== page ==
MAIMANA, 8 Nov 2004 (IRIN) - Sitting outside their house in the isolated Charshanbe Afghania village, Ajab Gul's children had to wait until late in the day before the nine-member family had their only meal.
Gul, a 35-year old returnee, is the only breadwinner for his malnourished children, mother, wife and disabled father, has to travel 70 km to earn five loaves of bread to feed his family every day.
"Each day is a challenge and like a game that must be won, Gul has to go and find some bread and the children and I have to find drinking water which is miles away from here," Razu Khan, Gul's father, told IRIN in the Qaisar district of the northwestern Faryab province. "We eat once in 24 hours, here is no food, no water, no health services here and worst of all, no work to earn a living."
Gul's family are some of nearly a million people who are threatened by poverty and a severe drought in Faryab. Officials and aid workers in Maimana the provincial capital of Faryab told IRIN immediate assistance mainly food items was required to prevent any human tragedy during the harsh winter.
"More than 70 percent of the people are stricken by severe poverty and need emergency food items," Amer Latif, governor of Faryab, told IRIN. The governor said existing aid was not meeting the needs of the population. "There is very little relief assistance and if we do not take action, most of the [Faryab] districts will be closed by snow and no aid can reach these needy people for the next six months," he maintained.
The journey to Faryab from northern Balkh province illustrates the problem. It takes nine hours in a four wheel drive vehicles on dusty tracks across the Laili plains to reach the isolated province.
The population of the province has been severely affected by the drought that swept Afghanistan between 1999 and 2002. About 80 percent of agricultural land in the region is rain fed. For most people, livestock, homes and property are all long gone. As a result of the disaster many people left, ending up in camps close to western and southern Afghan cities.
Many former farmers interviewed by IRIN said lack of rainfall had led to virtually no local food production. "I am severely in debt as I borrowed to buy seed. I promised to pay back the money after the harvest, but there was no harvest, unfortunately," Sameh Bai, a peasant in Almar district of Faryab told IRIN. He said the cost of essential food was very high in the local market as most of the items were imported from Balkh province, more than 200 km to the east.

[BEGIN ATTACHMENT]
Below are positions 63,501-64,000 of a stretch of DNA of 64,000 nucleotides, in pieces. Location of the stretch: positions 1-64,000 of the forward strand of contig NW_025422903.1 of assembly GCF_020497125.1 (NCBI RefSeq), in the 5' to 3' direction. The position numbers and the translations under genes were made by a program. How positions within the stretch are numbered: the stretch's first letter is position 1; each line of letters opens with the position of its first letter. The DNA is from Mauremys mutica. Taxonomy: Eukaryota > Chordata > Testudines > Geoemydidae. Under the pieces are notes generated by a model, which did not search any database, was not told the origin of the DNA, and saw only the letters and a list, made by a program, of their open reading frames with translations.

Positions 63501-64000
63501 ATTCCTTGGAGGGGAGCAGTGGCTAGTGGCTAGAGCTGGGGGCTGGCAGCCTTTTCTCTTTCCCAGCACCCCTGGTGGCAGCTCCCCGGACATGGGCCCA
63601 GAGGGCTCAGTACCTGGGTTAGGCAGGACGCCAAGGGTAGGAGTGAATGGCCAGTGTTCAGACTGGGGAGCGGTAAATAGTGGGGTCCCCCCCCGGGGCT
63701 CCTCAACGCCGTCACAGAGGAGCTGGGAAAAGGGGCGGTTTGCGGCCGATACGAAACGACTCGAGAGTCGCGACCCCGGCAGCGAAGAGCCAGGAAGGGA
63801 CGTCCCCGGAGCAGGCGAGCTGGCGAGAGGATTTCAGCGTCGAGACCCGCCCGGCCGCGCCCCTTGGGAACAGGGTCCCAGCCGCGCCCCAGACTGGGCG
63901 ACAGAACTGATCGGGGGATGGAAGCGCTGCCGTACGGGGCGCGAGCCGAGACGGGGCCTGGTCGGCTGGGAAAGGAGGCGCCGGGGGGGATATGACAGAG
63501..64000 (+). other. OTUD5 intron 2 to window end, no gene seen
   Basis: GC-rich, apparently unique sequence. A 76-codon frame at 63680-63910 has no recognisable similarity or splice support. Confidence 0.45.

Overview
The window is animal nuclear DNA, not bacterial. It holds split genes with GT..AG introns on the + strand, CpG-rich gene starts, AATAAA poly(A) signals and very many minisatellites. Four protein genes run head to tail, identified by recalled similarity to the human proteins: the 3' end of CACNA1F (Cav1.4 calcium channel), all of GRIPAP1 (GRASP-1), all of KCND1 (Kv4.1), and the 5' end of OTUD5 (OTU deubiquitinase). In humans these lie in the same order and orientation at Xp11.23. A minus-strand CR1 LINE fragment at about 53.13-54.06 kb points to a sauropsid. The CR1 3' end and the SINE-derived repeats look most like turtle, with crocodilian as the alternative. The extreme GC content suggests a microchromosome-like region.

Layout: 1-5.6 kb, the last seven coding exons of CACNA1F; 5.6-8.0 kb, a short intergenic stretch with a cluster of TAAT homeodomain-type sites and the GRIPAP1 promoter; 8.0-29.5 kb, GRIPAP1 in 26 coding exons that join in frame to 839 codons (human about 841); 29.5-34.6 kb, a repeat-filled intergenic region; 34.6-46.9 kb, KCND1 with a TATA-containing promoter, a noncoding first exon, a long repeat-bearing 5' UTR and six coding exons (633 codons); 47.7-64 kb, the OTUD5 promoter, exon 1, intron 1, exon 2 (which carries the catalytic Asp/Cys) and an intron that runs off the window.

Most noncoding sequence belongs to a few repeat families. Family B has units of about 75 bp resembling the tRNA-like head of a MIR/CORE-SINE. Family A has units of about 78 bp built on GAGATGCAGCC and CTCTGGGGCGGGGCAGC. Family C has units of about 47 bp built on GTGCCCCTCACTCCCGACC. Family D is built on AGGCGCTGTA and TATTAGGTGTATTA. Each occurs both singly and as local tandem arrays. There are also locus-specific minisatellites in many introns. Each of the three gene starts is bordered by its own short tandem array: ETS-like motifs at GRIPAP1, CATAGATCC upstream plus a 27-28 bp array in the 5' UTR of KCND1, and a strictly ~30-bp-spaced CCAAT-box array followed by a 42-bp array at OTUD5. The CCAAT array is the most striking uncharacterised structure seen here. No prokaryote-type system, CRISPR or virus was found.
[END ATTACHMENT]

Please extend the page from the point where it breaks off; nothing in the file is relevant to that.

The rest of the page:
"We need beans, rice, oil and wheat urgently just to survive until the next cultivation season," Bai said, adding people had started migrating to other parts of the country as well as to Iran and Pakistan in the last couple of weeks. "I have sent my sons to Iran just recently for labour work, " he added, surveying barren land around his house that used to be rich with wheat.
According to the United Nations Food and Agriculture Organization (FAO), agricultural production in Afghanistan has once again suffered a sharp decline due to lack of rainfall in some areas and drought in others.
Meanwhile, the UN World Food Programme (WFP) has said this year's drought could be as bad as the worst Afghan drought in living memory between 1999 and 2001. The agency says the most vulnerable areas lie in southern, western and southeastern Afghanistan, including Nimruz, Kandahar, Paktika, Zabul, Kunar, Logar and the northwestern Faryab province.
"Based on the 2003 National Risk and Vulnerability Assessment (NRVA) and the current production levels, it is estimated that some 6.3 million people may not be able to cover their basic food needs during the 2004/2005 marketing year, " Maarten Roest, a spokesman for WFP told IRIN in the capital, Kabul. Roest said more than US $50 million was needed to tackle the severe drought.
WFP officials in Maimana said, they had allocated 9,000 mt of wheat to the most vulnerable districts in Faryab. "The current situation in Faryab is not good. Drought is the main problem in this province and due to this there is severe problem of water and food," Radha Rankirkar, head of WFP's Maimana sub office told IRIN.
The UN agency's effort to feed 1.4 million people in the affected areas, required an additional 80,000 mt of mixed food commodities, valued at $52 million, to be distributed until next year's harvest in May.
Aid workers said they have noticed that in some areas, crops had failed completely. "As we enter the lean season, this dramatic setback will cause food insecurity to rise sharply and, consequently, the need for assistance to grow" said Roest.
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